There are additional small religious images to be found in the play. Amanda tells an impatient Laura to "possess your soul in patience." She also fears that if Laura does not marry, she will have to eat "the crust of humility" all her life. Amanda denounces Tom's philosophy of living by instincts and tells him that "Christian adults don't want it". The music played for Amanda is "Ave Maria", and there is a martyred look on her face when Laura admits she has stopped attending business school.
The most important of the religious symbols is the fact that Jim is depicted as a potential savior for Amanda and Laura. It is appropriate, therefore, that the scene where Amanda learns that Jim is scheduled to come to dinner the next evening is aptly titled "Annunciation." With an air of expectancy about Jim's arrival, both women dress ritualistically. Amanda "resurrects" a girlish dress from the trunk, and Laura wears a new frock. It is also appropriate that Amanda has chosen to prepare fish for dinner, and both she and Laura serve him. When Laura is alone with Jim in the living room, her reactions to him are described in religious terms; she "is lit inwardly with altar candles." The stage direction after Jim's kiss informs the reader that "the holy candles in the altar of Laura's face have been snuffed out." Jim is not to be her savior.
There is also the scene in the play where "The Resurrection" is figuratively performed by the magician called Malvolio, a name which means hatred. This sham Christ figure converts water into wine and extends it further, converting it into beer and ultimately whisky; in so doing, he sacrileges the miraculous act. He even brings in fish, gold fish, to indicate that modern society worships wealth. The ultimate trick is when Malvolio rises unscathed from a nailed coffin, clearly a reflection of Christ's Resurrection. Tom, who witnesses the trick, metaphorically compares the coffin to his own home. Like the magician, his father has already escaped from the coffin-like existence and Tom will soon do the same disappearing act. Moreover, the only paradise that any of the Wingfields know is the Paradise Dance Hall, located across the alley.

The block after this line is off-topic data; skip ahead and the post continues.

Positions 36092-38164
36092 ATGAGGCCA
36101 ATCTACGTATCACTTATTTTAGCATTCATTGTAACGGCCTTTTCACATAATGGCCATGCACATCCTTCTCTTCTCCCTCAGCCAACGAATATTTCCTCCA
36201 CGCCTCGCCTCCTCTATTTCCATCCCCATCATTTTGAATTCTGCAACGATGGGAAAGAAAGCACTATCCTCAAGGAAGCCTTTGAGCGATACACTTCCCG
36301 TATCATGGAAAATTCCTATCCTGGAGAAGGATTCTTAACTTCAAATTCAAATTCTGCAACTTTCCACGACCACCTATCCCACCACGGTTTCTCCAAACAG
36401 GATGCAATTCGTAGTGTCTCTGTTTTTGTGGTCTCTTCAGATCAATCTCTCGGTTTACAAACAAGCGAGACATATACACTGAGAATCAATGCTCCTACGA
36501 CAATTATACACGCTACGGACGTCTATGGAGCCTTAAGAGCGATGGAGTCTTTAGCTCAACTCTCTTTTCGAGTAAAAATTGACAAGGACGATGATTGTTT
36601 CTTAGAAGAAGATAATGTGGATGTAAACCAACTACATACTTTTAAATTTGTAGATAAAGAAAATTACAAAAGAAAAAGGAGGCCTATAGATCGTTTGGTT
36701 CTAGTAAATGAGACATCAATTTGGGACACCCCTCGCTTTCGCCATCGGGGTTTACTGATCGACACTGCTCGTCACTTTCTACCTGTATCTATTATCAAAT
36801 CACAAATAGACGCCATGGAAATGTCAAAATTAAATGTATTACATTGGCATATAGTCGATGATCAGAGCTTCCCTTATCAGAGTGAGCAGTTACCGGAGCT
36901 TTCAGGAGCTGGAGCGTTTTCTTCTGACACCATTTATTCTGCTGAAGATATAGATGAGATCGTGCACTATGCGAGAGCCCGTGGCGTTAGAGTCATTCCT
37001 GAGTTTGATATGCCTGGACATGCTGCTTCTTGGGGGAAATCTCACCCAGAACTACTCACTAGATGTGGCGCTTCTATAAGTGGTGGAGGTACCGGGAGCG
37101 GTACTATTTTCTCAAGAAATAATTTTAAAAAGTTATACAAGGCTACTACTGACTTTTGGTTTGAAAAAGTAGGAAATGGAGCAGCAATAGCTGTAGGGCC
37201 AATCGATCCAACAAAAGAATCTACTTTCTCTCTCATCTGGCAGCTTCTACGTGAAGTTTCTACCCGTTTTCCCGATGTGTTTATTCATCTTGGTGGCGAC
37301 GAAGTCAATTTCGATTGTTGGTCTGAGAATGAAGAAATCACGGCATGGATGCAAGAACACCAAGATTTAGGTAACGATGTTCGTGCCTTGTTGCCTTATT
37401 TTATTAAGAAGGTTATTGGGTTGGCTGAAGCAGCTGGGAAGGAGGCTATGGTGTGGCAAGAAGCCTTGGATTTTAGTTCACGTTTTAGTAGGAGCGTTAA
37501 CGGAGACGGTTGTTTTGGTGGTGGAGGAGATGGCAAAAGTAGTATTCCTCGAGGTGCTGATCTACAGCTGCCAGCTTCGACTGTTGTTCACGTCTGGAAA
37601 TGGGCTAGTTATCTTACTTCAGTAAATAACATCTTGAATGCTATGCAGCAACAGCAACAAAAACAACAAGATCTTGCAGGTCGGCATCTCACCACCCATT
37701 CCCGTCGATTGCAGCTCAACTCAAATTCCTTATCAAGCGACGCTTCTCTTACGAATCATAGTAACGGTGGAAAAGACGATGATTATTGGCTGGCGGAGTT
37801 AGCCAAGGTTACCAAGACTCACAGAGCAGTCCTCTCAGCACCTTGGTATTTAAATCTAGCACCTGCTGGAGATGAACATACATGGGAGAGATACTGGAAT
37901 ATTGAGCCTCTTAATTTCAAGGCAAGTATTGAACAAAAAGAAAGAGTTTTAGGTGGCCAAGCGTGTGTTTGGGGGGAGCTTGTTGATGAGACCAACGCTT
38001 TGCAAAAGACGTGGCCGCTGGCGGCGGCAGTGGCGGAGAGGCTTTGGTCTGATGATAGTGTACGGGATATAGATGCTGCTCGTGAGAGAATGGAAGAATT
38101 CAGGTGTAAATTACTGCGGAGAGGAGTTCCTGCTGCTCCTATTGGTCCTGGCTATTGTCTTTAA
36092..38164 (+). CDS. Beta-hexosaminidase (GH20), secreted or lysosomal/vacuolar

Williams also makes a strong, negative comment about marriage and familial relationships throughout the play. Amanda was deserted by her husband and left to raise two young children. In hoping to fulfill her own misplaced dreams through them, she becomes an overbearing and manipulative mother. As a result, both Laura and Tom feel alienated from her. Laura withdraws into her own world, playing with her glass menagerie and listening to phonograph records left behind by her father. Tom escapes through dreaming about adventures and watching movies. Neither of them seems interested in marriage, probably due to their own father's desertion and Amanda's desperate attempt to find her daughter a husband. Williams makes marriage seem like a cruel game of trade and loss.
The responsibility of the individual is another theme developed in the play. Williams is obviously criticizing the father who has abandoned his two children, only sending them one postcard from Mexico through the years. When Tom follows in his father's footsteps, deserting his mother and sister in order to selfishly seek his own adventures, he is riddled with guilt. Williams is clearly stating through these two characters that responsibility to family is vitally important.
On the surface, The Glass Menagerie seems to be a warm, deeply personal drama rooted in autobiography. But the "social background of the play" that Tom speaks about in his Prologue cannot be disregarded. The time of the play, 1939, indicates the period when Europe was in the thick of fighting. In fact, Tom makes reference to Chamberlain and Guernica and the Spanish Civil War. America will soon be drawn into that war. Therefore, the dreary, non-functioning existence of the Wingfields becomes symbolic of the non- functioning of a larger world beyond St. Louis.